Too many to list...probably the way they used auto Engines to power the short wave radio (no Directv in 1959, or when the doctor was beaten by the highway men or...
Don't usually listen to him - but he did an excellent job.
Love, love, loved this book.
Even though briefly touched upon, the reaction of the surviving countries. This something I don't remember even considering in the 50's and would have liked this to have been more developed. This is the part of the book that inspired after thought for me.
I felt some things like the "hidden door" in the attic a bit too convenient when the same results could have been obtained in other ways. For me the invasion & multiplication of wildlife was too quick, and the effects of radiation (especially in birds for instance) unrealistic, considering the wide spread scope and nearness of the bombing. And really, how many people would load up on fresh cut meat instead of canned foods--especially those who had even a day ahead of everyone else to think? And his bother had suggested pending catastrophe months before. After all, this was the end of the fifties and there was a lot of family camping without electricity, discussion of home bomb shelters and how to stock them was prevalent, and as few as 15 years before a certain portion of the population still used "refrigerators" that we called "ice boxes" because--that's what we put in them to cool the food...ice. These abandoned boxes were prevalent during the end of the 40's and beginning 50's--people saw them, talked about them, reported deaths of children suffocating in them. Electrical outages were not uncommon either. My point is, someone his age with that exposure to the recent past & ongoing present, surely wouldn't have planned on electricity continuing to be available. These are not huge objections, but I found myself irritated on occasion throughout the book.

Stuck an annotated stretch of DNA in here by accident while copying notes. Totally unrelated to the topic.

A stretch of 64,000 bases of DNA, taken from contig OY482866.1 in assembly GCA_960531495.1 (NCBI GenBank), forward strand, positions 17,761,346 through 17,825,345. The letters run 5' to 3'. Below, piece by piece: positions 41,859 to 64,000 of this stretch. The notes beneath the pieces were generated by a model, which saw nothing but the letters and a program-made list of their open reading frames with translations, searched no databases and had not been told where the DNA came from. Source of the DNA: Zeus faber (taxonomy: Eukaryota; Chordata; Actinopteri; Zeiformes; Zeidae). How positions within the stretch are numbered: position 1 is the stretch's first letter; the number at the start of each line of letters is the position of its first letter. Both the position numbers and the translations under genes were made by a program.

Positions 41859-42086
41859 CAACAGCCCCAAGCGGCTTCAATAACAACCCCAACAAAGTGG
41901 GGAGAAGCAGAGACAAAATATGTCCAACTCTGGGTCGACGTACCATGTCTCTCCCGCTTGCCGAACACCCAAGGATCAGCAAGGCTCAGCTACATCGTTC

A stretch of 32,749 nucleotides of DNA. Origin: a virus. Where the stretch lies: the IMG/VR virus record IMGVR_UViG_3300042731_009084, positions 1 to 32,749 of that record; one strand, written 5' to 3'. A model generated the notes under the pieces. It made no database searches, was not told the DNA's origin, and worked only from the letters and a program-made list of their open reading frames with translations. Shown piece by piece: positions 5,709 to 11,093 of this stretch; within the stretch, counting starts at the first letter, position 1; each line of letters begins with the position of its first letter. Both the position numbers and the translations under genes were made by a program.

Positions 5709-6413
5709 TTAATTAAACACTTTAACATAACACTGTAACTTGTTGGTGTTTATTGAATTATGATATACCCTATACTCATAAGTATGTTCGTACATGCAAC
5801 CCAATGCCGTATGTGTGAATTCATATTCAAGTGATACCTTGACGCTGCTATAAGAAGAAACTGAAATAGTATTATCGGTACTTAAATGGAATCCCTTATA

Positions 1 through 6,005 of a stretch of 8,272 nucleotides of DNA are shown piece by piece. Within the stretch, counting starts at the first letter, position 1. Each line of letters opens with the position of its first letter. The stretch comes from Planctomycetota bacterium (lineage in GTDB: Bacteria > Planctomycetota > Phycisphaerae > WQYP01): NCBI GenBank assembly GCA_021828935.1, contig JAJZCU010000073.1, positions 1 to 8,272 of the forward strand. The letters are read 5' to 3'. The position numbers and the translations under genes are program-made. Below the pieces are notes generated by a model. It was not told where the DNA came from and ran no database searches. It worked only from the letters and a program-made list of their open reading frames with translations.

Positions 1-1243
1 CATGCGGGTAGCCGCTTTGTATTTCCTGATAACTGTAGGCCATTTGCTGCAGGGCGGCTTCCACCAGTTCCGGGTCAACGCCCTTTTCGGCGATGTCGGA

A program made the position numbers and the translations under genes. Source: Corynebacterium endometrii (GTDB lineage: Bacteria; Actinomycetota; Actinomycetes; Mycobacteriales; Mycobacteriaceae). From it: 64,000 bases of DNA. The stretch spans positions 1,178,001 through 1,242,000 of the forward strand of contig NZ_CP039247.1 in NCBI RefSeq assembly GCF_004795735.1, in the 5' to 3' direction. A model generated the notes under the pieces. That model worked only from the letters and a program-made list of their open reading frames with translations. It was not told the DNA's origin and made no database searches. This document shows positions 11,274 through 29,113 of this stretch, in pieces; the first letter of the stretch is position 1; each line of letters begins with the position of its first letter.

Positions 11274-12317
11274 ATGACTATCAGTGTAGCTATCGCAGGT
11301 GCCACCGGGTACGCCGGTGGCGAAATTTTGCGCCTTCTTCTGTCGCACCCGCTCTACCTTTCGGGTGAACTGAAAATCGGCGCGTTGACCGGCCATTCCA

The characters became a little more alive to me in about the middle of the book.
I liked Will Patton's read.
I found the book interesting, but would not go in my top 500, and it would not occur to me to recommend it to others even if they were asking about post-nuclear stories.